comments from the fringe –

4 May

When I get a new book of poetry I enjoy carrying it around in my pocket. Random sure but it’s my thing. This is not a process repeated with novels or biographies or magazines. (Which the exception of Playboy for reasons different that what you are thinking) Just poetry.

As I travel from place to place I take my book of poetry. Sometimes I will read a few poems but generally it just travels with me. Sometimes I forget it at a coffeeshop, bar, or strip club, but generally it stays with me. I threw one out the window of my car while stuck in traffic. Turns out that is considered littering even though the cop sympathized with my unique editorial commentary.

Eventually I read the book from cover to cover, make notes, bend corners and, finally, tuck it away on my shelf with the other well traveled, well read poetry books. The good ones or, at least, the ones I like, sit at eye level. Those that hold a lesser value sit on low shelves, in a cabinet or I bury them out back behind the coral tree. I have buried more than I have kept as only a handful sit at eye level.

The latest book I have set at eye level is Puma Perl’s Knuckle Tattoos. At some point I will post the review I wrote for it but that’s for another day.

One day in early May, while staring at the handful of eye level books I began to wonder why there are so few. There are literally thousands of poetry books adrift on-line and in print. Literally thousands. And for every new book there seems to be a new press. Thousands of books and thousands of presses. As I there in the warm dust filled light of late afternoon I realized the cause of this manic proliferation: The internet.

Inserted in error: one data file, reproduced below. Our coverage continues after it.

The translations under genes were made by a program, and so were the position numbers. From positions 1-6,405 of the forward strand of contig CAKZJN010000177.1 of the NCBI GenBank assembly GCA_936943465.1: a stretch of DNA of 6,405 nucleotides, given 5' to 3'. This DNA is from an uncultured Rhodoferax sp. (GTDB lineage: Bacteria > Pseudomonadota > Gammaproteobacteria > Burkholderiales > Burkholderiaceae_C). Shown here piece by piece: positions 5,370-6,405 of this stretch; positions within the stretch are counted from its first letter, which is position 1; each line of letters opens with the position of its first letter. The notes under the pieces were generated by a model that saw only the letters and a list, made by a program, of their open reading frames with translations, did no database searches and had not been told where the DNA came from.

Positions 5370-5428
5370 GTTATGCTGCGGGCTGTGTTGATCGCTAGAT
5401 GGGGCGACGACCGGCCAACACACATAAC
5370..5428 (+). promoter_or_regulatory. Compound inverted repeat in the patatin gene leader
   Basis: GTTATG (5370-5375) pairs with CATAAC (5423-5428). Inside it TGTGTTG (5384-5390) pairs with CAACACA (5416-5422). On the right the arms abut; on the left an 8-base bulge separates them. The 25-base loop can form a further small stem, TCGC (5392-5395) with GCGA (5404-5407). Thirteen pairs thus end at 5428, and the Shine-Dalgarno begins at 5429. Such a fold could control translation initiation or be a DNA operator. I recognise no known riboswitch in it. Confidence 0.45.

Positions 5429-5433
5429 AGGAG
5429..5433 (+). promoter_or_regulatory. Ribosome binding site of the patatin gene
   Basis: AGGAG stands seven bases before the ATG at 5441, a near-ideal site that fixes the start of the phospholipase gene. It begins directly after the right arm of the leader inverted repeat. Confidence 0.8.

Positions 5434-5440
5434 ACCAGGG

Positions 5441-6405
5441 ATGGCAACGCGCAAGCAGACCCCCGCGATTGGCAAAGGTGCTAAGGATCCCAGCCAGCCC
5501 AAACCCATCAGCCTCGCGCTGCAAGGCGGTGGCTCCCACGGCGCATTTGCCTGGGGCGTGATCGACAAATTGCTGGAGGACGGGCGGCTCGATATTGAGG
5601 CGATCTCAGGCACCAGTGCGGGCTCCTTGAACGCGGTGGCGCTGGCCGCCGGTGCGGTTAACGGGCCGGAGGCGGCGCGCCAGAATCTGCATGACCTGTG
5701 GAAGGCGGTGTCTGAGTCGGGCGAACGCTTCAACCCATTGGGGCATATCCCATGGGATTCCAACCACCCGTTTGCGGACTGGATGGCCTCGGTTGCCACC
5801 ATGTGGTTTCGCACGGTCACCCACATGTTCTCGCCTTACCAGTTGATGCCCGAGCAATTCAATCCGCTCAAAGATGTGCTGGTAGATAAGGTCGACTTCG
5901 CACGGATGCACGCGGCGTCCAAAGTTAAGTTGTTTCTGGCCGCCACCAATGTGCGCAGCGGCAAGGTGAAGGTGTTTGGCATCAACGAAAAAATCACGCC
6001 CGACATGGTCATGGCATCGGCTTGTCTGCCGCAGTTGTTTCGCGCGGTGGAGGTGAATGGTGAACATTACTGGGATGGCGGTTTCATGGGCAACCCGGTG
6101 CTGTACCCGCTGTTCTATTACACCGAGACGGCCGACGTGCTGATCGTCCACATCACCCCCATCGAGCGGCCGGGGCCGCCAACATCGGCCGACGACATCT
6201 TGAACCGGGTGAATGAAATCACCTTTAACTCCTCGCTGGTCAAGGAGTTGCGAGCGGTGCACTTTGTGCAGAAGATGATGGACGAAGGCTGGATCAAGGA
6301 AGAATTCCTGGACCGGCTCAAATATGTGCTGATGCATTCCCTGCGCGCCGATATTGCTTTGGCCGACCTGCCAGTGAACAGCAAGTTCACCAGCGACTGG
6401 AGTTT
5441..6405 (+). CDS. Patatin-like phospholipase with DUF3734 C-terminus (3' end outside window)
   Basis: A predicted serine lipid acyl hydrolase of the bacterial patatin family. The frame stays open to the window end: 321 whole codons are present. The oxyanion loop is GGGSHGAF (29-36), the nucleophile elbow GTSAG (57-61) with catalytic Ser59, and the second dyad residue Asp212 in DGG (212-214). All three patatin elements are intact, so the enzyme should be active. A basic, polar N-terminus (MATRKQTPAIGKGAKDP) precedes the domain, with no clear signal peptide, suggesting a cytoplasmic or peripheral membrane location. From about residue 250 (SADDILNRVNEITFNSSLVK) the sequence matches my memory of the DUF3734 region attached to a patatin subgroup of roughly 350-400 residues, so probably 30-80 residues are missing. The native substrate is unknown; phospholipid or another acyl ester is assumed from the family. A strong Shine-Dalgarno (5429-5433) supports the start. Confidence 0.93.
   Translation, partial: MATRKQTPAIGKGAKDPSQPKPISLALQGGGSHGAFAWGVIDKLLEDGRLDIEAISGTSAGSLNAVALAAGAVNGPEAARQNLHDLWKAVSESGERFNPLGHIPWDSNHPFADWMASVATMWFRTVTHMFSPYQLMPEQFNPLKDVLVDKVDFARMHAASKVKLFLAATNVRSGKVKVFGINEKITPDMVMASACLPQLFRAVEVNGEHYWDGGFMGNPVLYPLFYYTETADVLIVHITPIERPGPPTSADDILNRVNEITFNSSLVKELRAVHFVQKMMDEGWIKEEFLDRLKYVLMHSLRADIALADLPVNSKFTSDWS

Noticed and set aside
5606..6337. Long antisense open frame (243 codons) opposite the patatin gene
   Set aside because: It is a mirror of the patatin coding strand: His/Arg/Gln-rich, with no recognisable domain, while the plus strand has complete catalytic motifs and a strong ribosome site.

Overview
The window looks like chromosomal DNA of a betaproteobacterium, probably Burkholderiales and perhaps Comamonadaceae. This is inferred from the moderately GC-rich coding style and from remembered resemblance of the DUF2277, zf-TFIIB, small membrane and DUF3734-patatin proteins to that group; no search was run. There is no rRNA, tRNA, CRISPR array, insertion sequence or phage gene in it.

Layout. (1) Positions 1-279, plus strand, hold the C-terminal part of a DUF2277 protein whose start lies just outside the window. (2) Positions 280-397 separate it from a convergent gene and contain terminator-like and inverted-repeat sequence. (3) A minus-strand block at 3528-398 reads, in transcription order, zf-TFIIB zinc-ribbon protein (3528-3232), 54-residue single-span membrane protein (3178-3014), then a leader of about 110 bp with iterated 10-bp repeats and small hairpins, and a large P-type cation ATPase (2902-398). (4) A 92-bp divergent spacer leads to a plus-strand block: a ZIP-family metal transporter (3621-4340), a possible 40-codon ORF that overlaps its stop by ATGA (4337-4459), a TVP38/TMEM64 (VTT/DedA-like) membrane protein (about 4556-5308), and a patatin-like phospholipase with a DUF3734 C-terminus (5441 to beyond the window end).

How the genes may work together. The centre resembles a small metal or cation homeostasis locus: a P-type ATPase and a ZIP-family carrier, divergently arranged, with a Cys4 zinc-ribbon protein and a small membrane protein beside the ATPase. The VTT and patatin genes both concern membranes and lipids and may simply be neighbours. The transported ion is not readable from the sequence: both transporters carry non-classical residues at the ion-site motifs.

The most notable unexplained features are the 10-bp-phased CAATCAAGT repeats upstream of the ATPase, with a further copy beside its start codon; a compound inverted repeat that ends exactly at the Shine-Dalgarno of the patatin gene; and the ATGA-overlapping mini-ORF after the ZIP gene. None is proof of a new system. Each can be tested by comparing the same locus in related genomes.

Just as video killed the radio star the internet has nearly hammered the last nail into poetry publishing. It may not be dead, but it is damned near. I realize that many of you will disagree with me, at least the three that read this, and that’s fine. But thanks to this egalitarian virus of overnight publishing and authors far too green to be in print, the value of poetry has diminished greatly. There is simply too much product.

When a press shows up and tries to make a small profit they are doomed to failure from the start. The internet offers many havens of free product. Don’t get me wrong, free product can be a good thing. But over abundance of free product it dilutes the value of for-profit product.

I am all for small press, freedom of expression, the advocation of publication and such, but the continued output of poorly written, weakly edited and uninteresting work will eventually hammer down that last nail.

Of course this is my opinion and likely an unpopular one. I shut down all my publications because I didn’t have time to do it right. The work suffered because I didn’t have time to edit properly or proofread or promote or a million other things. In other words, error city.

Ultimately, some will suggest that poetry is subjective. My bitch is not about the poetry or the authors. Editors and publishers need to think outside the box with their poet and poem selections. They need to find the structure within a particular poets style and keep them reigned in. And, at a minimum, use fucking spell check.

Okay so it may be premature to call for the imminent demise of poetry publishing and I am sure for every new poetry book there will be a new publisher. I will continue to carry my books of poetry around but I won’t wonder about the limited number of books eye level on my shelf. Poetry may in fact be subjective but I really don’t give a shit.

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